Cartoon Network and the National Black Justice Coalition have teamed up to produce a new mini-comic that aims to educate children on the subject of gender pronouns.

Related: Cartoon Network’s Toonami Runs New Bumper Supporting Black Lives Matter

Published on December 14th , the mini-comic follows the Cartoon Network characters Craig (Craig of the Creek), Steveonnie (Steven Universe), and Chloe (We Bare Bears) as they meet two ‘non-binary’ individuals and learn how to use personal gender pronouns.

“We can’t tell someone’s gender just by looking at them, and shouldn’t assume we know,” reads the comic’s title page. “There are many gender identities beyond “girl” or “boy”. Some people don’t identify as any gender!”

On Instagram, Cartoon Network wrote “Here’s to not only normalizing gender pronouns, but respecting them, too 💖🧡💛💚💙💜🖤 Whether you use he/she/them or something else, we acknowledge, affirm and LOVE you!”

Related: Cartoon Network Uses ‘Teen Titans Go’ and ‘ThunderCats Roar’ To Mock ThunderCats Fans

The National Black Justice Coalition (NBJC) describes itself as “a civil rights organization dedicated to the empowerment of Black lesbian, gay, bisexual, transgender, queer and same gender loving (LGBTQ/SGL) people including people living with HIV/AIDS” whose “mission is to end racism, homophobia, and LGBTQ/SGL bias and stigma.”

According to an official press release published by the NBJC, “The comic was designed by members of the NBJC Youth and Young Adult Action Council (YYAAC) with artist Steven Lowe (@steeeeevn), a team of talented creators from Cartoon Network Studios, and leadership from NBJC’s director of education programs and research, Dr. Kia Darling-Hammond.”

Related: Warner Bros. New Gods Director Ava DuVernay Tells Black Lives Matter Supporters “We Are In A War”

“At the heart of our work at NBJC is affirmation of the dignity and beauty of our Black transgender, gender nonconforming, nonbinary and other gender-expansive siblings,” said Dr. Kia Darling-Hammond. “This comic strip advances our goals by showing what it looks like to treat people with respect, while finding a sense of common humanity.”

“Our hope is that this strip’s audience, of all ages and backgrounds, will feel inspired to begin volunteering their own gender pronouns, respect those of others, and normalize awareness of the existence of people across the gender universe,” she added. “We believe that recognizing and celebrating gender expansiveness will move us closer to a world where we can all be healthy, happy, and whole.”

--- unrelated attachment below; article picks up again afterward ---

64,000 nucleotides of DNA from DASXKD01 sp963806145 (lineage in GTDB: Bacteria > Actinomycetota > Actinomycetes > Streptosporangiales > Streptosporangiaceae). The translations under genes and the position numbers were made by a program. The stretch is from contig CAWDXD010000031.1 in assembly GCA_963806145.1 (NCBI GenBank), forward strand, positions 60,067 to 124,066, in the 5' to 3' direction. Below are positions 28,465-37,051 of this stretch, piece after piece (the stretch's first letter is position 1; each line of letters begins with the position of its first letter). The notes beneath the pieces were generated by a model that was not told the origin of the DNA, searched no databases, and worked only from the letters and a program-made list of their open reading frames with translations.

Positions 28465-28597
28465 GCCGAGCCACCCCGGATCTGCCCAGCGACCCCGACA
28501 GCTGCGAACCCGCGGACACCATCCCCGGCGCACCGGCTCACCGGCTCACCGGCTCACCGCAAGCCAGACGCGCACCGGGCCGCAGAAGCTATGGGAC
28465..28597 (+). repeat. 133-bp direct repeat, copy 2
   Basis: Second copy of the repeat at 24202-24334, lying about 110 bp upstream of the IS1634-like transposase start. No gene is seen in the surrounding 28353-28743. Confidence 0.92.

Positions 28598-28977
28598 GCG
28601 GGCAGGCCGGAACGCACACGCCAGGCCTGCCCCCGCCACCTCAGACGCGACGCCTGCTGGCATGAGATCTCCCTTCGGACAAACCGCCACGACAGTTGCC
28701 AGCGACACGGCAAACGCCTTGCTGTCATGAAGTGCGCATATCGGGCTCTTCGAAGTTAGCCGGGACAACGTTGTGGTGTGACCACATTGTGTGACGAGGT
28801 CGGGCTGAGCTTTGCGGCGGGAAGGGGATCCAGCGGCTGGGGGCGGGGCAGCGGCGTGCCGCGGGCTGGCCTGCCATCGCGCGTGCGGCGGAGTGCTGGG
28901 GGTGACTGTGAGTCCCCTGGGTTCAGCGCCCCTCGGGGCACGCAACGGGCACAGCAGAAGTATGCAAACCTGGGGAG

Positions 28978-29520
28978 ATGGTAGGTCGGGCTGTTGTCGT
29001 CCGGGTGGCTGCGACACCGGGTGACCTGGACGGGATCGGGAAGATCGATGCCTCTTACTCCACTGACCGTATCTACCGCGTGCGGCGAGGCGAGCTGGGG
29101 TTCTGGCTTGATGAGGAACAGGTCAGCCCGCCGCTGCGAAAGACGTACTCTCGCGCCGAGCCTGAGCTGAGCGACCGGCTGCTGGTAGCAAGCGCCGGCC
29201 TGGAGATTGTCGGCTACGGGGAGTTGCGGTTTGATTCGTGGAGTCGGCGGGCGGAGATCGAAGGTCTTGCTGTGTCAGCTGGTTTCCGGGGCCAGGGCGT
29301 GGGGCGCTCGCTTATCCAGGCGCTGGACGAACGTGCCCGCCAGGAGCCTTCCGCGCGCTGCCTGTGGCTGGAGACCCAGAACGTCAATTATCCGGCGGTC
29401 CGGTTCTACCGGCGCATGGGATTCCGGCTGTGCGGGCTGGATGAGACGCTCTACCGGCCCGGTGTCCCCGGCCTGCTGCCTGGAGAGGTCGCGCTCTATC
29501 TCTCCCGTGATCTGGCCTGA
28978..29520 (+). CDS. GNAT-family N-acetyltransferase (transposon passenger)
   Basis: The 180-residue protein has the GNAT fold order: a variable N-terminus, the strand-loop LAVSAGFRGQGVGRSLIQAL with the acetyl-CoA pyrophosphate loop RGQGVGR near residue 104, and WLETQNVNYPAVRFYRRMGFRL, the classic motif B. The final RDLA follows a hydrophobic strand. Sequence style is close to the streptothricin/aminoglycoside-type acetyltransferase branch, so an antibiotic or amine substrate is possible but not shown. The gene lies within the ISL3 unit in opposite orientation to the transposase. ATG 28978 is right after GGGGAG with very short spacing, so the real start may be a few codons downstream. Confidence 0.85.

Related: Emily Ratajkowski Says Her Child Will Choose Their Gender At 18, Claims She’s Been “Traumatized” By White Men

NBJC YYAAC member Sage Grace Dolan-Sandrin asserted that “Visibility and representation on a wide scale is exactly what we need to ensure the safety and appreciation of our queer youth.”

“For many of us, seeing ourselves reflected in fictional worlds allows us to envision a place for ourselves in the real world,” Cartoon Network’s partnership with NBJC will play an integral role in saving and improving the lives of young queer kids across not only the nation, but the world.”

Related: Thor Actress Natalie Portman Reveals How She Talks To Her Kids About Gender Roles And Societal Perceptions Of Gender

At the conclusion of the comic, Cartoon Network directs its audience to the NBJC’s ‘Gender Justice Toolkit’ in order to “learn more about how you can make the world a better, safer place!”

“This specific toolkit has been designed with the goal of ensuring gender justice in mind,” the NBJC writes in the Toolkit’s opening page. “Which means ending the violence that Black women and girls—both cisgender and transgender, as well as gender non-conforming people— experience simply as a result of who they are and how they exist in the world.”

This mini-comic is the latest in a series of ‘statements’ produced by the television network advocating for critical social justice and race theory-based justice and education.

Recently, the Cartoon Network debuted two anti-racism PSAs featuring the Crystal Gems, which saw the Steven Universe characters teach viewers how to be advocates for the practice of ‘antiracism’, as developed by author and activist Ibram X. Kendi.

Earlier this year, Toonami ran a bumper endorsing Black Lives Matter.

What do you make of this comic? Let us know your thoughts on social media or in the comments down below!

  • About The Author

    Spencer Baculi

    Spencer is the Editor for Bounding Into Comics. A life-long anime fan, comic book reader, and video game player, Spencer believes in supporting every claim with evidence and that Ben Reilly is the best version of Spider-Man. He can be found on Twitter @kabutoridermav.